By Tamsin Woolley-Barker, Ph.D
This past weekend, I had the great pleasure of being a part of the 7th Annual Biomimicry Education Summit, and the first ever Biomimicry 3.8 Global Conference, hosted together by the University of Massachusetts in Boston.
The event was well-attended by over 350 dedicated, talented, and far-thinking teachers, designers, architects, biologists, industrialists, and policy-makers from across the globe. All were focused on one burning question. “How can humans create conditions conducive to life?” Not just sustainable economies, cities, and manufacturing, but a regenerative way of life that creates biodiversity instead of destroying it.
What’s the big idea?
Over the course of three intense and exciting days, three major themes emerged:
- How would nature design buildings and cities that fulfill the ecosystem services of the original habitats they replaced?
- How would nature design the materials we use to build them?
- How would nature redesign our whole economy to encourage such regeneration?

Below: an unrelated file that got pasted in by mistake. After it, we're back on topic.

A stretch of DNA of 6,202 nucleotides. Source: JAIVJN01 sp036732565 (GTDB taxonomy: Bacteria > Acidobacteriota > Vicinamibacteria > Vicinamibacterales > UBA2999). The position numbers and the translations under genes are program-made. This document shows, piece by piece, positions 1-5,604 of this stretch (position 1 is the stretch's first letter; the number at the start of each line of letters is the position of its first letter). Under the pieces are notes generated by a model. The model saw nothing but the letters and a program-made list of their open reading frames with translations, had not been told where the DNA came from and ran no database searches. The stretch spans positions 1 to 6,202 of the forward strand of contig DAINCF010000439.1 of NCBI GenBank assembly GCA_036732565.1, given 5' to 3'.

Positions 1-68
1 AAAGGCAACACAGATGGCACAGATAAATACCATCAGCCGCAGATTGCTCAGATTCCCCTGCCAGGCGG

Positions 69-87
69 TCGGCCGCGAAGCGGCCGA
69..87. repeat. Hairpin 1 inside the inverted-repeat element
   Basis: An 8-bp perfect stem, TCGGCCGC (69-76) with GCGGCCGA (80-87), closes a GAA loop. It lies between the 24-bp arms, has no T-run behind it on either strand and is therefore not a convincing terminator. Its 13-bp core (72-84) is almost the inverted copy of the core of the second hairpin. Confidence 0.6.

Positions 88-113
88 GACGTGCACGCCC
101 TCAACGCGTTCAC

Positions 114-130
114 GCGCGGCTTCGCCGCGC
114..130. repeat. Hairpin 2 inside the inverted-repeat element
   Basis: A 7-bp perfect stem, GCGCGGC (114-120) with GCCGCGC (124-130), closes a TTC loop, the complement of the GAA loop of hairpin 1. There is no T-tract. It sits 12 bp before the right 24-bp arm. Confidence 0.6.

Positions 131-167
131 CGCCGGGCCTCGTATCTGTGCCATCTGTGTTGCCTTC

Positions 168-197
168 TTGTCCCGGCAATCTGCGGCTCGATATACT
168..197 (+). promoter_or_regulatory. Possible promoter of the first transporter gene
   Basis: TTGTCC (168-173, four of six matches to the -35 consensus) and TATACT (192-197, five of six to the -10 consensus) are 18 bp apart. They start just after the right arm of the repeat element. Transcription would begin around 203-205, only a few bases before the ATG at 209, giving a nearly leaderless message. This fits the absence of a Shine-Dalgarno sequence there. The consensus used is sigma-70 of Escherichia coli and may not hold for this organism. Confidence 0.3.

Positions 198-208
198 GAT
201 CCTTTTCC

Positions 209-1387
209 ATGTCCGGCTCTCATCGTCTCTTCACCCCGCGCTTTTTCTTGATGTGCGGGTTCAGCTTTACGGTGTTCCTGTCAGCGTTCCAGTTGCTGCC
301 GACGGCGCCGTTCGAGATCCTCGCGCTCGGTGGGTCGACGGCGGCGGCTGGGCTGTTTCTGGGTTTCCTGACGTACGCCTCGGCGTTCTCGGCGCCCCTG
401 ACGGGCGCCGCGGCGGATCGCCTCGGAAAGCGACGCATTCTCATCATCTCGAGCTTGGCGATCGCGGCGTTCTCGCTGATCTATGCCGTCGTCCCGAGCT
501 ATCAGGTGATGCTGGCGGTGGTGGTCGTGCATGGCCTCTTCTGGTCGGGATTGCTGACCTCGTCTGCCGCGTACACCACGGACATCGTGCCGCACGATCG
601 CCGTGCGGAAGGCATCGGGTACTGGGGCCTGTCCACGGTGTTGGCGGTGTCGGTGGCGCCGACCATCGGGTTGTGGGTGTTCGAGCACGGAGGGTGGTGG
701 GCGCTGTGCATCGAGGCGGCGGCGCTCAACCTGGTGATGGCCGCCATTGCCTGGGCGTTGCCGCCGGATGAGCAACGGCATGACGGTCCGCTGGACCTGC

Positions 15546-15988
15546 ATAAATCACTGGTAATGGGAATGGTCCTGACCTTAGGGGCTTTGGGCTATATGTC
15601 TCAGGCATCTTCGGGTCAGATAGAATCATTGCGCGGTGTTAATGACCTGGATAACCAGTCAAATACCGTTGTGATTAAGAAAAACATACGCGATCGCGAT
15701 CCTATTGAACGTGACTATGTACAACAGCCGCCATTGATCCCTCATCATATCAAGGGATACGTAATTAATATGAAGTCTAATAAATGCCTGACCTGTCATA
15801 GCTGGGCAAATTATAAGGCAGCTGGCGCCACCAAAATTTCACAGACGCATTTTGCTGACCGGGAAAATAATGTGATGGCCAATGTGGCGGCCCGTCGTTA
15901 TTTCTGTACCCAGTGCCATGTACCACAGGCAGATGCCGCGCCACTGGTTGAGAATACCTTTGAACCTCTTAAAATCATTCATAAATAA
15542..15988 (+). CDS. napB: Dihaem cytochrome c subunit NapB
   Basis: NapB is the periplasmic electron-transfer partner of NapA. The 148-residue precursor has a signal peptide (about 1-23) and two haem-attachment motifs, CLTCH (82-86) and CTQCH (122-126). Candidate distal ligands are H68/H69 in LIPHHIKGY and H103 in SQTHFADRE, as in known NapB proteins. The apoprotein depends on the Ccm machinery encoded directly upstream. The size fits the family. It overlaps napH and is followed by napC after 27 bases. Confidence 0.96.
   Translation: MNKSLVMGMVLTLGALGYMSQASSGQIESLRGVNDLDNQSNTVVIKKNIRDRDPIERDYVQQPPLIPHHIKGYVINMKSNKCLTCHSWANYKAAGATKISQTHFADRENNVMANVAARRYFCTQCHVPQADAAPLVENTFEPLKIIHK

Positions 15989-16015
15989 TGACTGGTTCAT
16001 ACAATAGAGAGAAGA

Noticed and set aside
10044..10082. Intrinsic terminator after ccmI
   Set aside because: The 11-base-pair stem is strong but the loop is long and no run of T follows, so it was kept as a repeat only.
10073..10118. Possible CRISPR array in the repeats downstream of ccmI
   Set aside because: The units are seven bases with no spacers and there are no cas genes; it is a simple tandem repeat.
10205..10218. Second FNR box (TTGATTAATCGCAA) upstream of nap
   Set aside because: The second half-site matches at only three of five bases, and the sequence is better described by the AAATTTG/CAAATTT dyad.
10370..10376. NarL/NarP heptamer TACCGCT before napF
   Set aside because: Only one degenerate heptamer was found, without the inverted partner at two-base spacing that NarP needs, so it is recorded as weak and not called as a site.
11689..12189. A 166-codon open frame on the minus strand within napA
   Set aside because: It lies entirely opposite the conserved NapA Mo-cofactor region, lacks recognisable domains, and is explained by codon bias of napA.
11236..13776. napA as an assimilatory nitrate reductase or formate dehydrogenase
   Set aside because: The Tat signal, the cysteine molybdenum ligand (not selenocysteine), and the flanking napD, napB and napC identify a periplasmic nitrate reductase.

Daunting questions, to be sure, but the conference’s exceptional speakers rose to the occasion and then some.
Janine Benyus, author of Biomimicry (the book that shaped and named the movement in 1997), and co-founder of Biomimicry 3.8, kicked off the conference by presenting the concept of “Generous Cities.” She described the complex living networks we find at every level of biology: between and among genes and cells, proteins and polymers, organisms and species. These systems have been shaped by natural selection over billions of years into the densely intertwined collaborative web of “mutualism” that we call Life.
Living networks emerge from the complex interactions of all the players, and yield optimal exchanges of energy and information. These ecosystems are much more than the sum of their parts. Benyus held up “the highly interconnected mushroom mycelia that courses throughout our soil” as an example. This dense living network shares nutrients, water, and even “alarm signals” triggered by insect predation, between and among the trees, shrubs, and fungus, nurturing a robust and richly productive ecosystem with abundance for all.
And really, isn’t that what we want to accomplish on a global scale, in our cities, economies, food production, and manufacturing?
Dr. Tamsin Woolley-Barker is an evolutionary biologist, writer, and Biomimicry 3.8-trained sustainability and biomimicry consultant. She blogs at BioInspired Ink and serves as Content Developer for the California Association of Museums’ Green Museums Initiative. She is working on a book about organizational transformation and resilience inspired by living systems.